FF7 remake leads revival of old games
THE revival of popular video games of yore tugged at gamers' heartstrings globally, with a high-resolution remake of 1997's highly acclaimed Final Fantasy VII leading the charge on the eve of the Electronic Entertainment Expo (E3).
On Monday - ahead of yesterday's E3, one of the largest annual gatherings for the video-game industry - Sony announced to loud cheers that a remake of Final Fantasy VII was in the works.
No release date was revealed for the cyberpunk-fantasy role-playing title. But Sony said it would be available for the firm's PlayStation 4 first, hinting that other platforms may get the game later.
A cinematic trailer for the game was also released, showing off a futuristic city and glimpses of two main characters: sword-wielding Cloud Strife and gun-toting Barret Wallace. The clip garnered close to 1.8 million views some 11 hours after it was up on YouTube.
Gamers have been clamouring for a remake for the past 18 years, and hopes had been raised in 2005 when a technical demonstration was shown with scenes from Final Fantasy VII but with more realistic graphics, said games news site IGN.
Fan reaction to the remake's announcement has been strong. "This is the era of gaming I have been waiting for. It's...good to be a human. Game Gods, I thank you," said YouTube user Jeroen C. Muts.
Another classic game that will be revived is 1999's Shenmue. A 2001 sequel was made but a third game was cancelled. Since then, fans have been seeking a conclusion to the 14-year cliffhanger from the second game.
On Monday, their calls were answered as the third instalment of the action-adventure video game set in 1980s Japan was announced at Sony's media conference.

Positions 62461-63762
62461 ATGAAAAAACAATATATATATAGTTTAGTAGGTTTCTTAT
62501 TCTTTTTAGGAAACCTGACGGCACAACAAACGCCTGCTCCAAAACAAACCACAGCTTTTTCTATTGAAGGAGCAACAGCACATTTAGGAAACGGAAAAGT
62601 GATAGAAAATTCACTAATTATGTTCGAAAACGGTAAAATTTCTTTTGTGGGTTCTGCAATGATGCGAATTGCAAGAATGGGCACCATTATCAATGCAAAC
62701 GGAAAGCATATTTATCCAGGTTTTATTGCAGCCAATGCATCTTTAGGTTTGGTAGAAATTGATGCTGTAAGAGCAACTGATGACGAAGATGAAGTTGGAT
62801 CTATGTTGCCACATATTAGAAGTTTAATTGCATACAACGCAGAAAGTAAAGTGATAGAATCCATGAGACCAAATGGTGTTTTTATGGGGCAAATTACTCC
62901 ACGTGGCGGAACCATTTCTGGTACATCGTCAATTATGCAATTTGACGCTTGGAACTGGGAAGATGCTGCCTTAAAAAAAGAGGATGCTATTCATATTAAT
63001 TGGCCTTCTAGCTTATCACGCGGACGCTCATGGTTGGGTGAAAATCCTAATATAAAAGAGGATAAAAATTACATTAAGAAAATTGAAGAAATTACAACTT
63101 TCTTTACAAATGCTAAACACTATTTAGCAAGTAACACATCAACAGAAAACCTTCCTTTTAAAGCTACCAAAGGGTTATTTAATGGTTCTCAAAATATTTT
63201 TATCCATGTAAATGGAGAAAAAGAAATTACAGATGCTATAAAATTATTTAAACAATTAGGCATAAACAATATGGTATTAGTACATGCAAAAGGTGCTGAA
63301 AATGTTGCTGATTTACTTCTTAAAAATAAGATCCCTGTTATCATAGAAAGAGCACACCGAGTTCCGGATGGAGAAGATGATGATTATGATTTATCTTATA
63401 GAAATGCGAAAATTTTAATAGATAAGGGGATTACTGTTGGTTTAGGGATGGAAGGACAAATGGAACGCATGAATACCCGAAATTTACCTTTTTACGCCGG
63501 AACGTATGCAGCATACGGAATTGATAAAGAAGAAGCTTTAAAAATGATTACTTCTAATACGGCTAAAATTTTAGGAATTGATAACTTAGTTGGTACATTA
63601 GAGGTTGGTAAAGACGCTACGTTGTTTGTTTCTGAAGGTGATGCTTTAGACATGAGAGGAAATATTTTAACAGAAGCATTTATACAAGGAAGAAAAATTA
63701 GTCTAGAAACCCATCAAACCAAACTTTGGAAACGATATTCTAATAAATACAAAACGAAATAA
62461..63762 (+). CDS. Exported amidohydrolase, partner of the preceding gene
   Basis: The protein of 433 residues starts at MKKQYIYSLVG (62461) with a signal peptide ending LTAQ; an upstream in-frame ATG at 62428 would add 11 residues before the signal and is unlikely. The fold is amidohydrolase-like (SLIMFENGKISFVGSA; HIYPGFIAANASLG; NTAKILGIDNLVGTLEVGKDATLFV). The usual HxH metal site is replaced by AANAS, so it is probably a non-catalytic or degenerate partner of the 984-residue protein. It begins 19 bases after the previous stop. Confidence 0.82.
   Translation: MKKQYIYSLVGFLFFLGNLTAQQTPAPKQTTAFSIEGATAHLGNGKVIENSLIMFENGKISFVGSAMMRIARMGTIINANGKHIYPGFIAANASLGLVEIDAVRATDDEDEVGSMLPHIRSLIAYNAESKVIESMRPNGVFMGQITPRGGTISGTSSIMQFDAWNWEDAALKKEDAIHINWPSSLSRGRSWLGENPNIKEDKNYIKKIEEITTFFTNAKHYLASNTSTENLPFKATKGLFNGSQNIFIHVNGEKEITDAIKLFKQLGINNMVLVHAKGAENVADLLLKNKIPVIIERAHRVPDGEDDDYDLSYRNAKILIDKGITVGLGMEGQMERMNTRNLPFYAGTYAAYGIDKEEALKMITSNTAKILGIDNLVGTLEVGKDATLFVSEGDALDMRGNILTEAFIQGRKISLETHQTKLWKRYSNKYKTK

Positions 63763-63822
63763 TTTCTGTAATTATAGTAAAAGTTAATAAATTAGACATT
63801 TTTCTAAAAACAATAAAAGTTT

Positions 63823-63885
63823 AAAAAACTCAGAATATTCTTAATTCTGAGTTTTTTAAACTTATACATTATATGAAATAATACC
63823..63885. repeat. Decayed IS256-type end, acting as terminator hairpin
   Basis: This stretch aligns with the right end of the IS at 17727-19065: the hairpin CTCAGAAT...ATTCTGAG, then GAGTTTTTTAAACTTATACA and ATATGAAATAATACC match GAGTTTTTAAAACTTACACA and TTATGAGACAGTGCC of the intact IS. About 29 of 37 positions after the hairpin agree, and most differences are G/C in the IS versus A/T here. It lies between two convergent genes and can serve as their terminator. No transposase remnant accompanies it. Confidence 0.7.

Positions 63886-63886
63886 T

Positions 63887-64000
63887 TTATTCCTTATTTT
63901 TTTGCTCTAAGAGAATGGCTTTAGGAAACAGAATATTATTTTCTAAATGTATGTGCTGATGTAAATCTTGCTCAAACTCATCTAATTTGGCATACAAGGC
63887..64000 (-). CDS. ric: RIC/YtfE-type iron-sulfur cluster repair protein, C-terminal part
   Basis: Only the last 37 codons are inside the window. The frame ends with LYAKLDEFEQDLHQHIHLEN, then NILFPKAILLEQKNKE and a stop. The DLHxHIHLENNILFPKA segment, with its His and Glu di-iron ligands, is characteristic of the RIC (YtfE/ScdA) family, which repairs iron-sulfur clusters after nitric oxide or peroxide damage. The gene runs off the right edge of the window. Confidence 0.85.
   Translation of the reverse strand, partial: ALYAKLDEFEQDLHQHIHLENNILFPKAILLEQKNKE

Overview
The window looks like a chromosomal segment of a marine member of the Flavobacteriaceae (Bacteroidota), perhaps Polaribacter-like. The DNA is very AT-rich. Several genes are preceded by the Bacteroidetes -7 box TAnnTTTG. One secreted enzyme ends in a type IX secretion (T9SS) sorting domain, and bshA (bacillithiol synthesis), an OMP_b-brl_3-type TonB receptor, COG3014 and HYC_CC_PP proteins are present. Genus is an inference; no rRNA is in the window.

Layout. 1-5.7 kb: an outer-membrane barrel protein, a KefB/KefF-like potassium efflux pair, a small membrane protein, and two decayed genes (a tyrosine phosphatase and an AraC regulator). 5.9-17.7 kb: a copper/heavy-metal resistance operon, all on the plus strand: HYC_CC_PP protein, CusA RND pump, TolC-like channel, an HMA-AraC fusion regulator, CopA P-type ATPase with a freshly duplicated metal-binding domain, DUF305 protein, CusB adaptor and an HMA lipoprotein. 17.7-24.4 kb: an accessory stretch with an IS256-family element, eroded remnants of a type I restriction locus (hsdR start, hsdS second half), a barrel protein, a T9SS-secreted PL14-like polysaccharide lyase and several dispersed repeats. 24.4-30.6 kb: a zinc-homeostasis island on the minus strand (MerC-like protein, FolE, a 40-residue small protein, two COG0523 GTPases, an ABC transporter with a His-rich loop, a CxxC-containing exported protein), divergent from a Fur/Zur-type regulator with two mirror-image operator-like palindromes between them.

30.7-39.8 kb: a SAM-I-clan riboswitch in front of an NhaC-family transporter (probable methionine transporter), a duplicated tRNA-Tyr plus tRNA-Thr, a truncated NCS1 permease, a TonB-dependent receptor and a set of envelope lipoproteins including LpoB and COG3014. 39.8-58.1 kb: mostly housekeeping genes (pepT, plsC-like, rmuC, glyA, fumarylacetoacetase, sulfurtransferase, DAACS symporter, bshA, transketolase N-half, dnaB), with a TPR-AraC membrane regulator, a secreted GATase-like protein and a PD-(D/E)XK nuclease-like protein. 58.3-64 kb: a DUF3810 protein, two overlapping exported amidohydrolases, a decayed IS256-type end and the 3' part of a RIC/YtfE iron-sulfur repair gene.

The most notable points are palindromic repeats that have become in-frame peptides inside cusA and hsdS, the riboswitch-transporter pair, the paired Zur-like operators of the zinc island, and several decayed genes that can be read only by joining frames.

The game is being crowdfunded on Kickstarter. Within two hours of the funding campaign going live, Shenmue 3 became the "fastest game on the crowdfunding platform to reach the US$1 million (S$1.4 million) mark, and the second-fastest Kickstarter campaign to reach the landmark figure", tech news site CNet reported.
As of 9pm Singapore time yesterday, the game had amassed more than US$2.2 million in pledges. The funding goal is US$2 million, with 31 days to go.
"If Shenmue 3 was going to get made, I wanted to make it with the fans," said director and producer Yu Suzuki.
Shenmue 3 is slated for a December 2017 release for PlayStation 4 and PC.
Not to be outdone, Microsoft also played to the hearts of gamers with word that they will be able to play beloved old video games on new-generation Xbox One consoles, Agence France-Presse reported.
The announcement of long-desired "backward compatibility" for hit video games that typically cost US$60 when new came during a flashy Xbox One event on Monday.
Said Xbox division head Phil Spencer: "If you have been waiting to move from your Xbox 360 to Xbox One, now is the time."
Sony PlayStation 4 consoles trounced Xbox One after the new-generation consoles hit the market in late 2013.
Microsoft has since lowered the price and increased the focus on game play rather than features such as streaming films, and the sales gap is starting to narrow.
The ability of people to replay previous-generation Xbox games that they enjoyed promises to be a hit with gamers who have lamented that upgrading to new hardware historically means leaving behind old titles that don't work on new consoles.
"Xbox One backward capability allows you to play the games you have already invested in," Mr Spencer said, eliciting raucous cheers from an audience of gamers, partners and the press.
By the year-end holiday season, Xbox One will support the playing of selected Xbox 360 games for no charge. Mr Spencer noted that it was one of the most requested features from fans.
Xbox executive Mike Ybarra promised that more than 100 titles would be available by year's end in a library of games with backward compatibility, crowing that a personal favourite, 2007's Mass Effect, will be among them.